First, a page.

The Irish Times
The New Yorker
The American Prospect
100 Days in Appalachia
Democrats should be running on their own wedge issues and saying look, the Republicans want to take Medicaid away from your family, from your neighbors, from your friends. If you’re here in Appalachia and say you don’t know someone covered by Medicaid, that’s not true. Democrats should be using that issue like a damn cudgel and beating Republicans with it in 2018.
In These Times
Populism is an ideological chameleon—often supplemented with whatever authoritarian, nationalist or socialist inclinations held by those leading the particular movement—populist victories can (and often do) manifest in all manner of terrible ways around the world. Other times, they change the political realm for the better.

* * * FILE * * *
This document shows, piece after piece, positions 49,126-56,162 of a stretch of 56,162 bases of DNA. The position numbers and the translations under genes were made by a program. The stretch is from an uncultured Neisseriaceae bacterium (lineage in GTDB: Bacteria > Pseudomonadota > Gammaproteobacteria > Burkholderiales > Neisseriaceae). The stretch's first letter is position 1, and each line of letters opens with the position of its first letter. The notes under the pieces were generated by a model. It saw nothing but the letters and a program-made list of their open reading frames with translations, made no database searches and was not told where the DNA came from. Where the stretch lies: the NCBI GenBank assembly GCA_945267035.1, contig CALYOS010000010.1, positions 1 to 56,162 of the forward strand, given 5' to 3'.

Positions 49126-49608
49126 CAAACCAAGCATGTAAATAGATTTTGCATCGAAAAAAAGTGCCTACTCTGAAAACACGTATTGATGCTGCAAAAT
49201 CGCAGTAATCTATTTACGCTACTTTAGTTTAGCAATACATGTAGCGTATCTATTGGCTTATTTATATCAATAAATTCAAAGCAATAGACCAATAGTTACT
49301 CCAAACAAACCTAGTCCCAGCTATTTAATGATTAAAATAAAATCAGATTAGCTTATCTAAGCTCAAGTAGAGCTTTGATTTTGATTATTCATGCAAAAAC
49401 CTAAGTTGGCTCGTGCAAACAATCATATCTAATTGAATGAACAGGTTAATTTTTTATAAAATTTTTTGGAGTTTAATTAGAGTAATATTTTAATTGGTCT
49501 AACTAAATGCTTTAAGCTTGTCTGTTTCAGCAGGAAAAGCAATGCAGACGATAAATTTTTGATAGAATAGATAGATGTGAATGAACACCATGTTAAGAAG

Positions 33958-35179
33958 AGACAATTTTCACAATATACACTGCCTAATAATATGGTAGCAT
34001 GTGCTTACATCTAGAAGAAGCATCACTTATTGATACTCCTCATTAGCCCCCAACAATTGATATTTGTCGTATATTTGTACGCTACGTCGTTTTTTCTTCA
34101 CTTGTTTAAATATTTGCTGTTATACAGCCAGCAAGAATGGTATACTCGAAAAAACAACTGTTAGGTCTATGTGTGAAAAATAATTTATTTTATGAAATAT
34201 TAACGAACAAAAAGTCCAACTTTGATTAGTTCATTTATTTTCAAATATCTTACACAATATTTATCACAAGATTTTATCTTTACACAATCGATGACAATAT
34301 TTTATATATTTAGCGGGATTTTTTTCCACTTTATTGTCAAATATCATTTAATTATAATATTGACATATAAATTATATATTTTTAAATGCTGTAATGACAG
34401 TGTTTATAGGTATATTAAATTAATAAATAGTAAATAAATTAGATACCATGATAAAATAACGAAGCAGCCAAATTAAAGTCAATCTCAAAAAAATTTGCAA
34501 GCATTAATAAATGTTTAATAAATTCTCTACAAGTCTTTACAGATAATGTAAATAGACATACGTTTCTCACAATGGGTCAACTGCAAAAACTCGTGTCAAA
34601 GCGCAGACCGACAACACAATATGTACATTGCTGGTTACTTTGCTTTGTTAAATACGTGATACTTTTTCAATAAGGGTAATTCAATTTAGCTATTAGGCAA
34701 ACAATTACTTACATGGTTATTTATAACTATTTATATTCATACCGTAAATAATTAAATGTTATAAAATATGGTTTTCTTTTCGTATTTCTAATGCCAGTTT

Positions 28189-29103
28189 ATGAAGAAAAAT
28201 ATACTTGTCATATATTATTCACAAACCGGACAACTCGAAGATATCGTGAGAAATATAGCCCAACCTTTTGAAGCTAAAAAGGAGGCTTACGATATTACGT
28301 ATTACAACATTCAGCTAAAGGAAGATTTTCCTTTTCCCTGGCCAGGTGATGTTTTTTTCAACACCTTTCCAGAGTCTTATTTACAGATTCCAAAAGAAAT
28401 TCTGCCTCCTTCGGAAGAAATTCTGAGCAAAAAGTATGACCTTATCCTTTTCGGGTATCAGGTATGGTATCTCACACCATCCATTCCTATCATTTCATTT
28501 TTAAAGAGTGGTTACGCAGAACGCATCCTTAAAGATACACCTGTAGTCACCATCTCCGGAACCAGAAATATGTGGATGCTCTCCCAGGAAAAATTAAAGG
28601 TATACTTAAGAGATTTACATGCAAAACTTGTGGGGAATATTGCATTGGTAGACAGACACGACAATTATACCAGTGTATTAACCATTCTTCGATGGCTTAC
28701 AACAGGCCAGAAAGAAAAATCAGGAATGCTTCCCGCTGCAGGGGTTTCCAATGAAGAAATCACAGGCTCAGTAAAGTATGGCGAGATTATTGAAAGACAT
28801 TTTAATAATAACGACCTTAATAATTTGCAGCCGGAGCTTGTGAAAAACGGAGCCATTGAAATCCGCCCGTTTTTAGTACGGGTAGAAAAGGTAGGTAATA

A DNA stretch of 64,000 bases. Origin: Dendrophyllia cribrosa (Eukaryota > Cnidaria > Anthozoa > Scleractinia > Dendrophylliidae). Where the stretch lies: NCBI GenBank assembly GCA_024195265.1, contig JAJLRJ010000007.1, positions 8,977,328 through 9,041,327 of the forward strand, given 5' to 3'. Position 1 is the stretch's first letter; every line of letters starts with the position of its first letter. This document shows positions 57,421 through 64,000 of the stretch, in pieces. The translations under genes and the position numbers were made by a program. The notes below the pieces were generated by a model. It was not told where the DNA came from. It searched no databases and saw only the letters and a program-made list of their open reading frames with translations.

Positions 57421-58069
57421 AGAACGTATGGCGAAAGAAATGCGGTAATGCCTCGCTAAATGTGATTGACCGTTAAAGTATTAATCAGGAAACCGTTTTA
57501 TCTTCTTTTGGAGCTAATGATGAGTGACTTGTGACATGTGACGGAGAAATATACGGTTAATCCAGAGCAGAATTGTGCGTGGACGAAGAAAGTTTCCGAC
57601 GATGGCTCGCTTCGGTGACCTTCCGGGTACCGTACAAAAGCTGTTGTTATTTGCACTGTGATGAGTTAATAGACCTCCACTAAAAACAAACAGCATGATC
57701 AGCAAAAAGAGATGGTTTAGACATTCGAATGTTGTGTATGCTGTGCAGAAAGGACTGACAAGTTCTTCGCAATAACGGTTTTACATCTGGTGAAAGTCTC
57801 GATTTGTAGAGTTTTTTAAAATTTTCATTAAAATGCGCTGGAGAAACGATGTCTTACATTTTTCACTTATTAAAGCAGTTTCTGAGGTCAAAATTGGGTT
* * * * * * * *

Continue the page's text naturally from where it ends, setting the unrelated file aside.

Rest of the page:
Subscribe to populism
Brexit has come to the United States. For thirty years now, in Europe and the United States, a bipartisan neoliberal consensus has embraced the benefits of globalization and the rise of the "knowledge economy." If only workers would go back to school, retrain, and send their children to college, the good jobs that disappeared would somehow return. But those good jobs did not arrive, and voters have opted for a faux populism that promises to reverse globalization.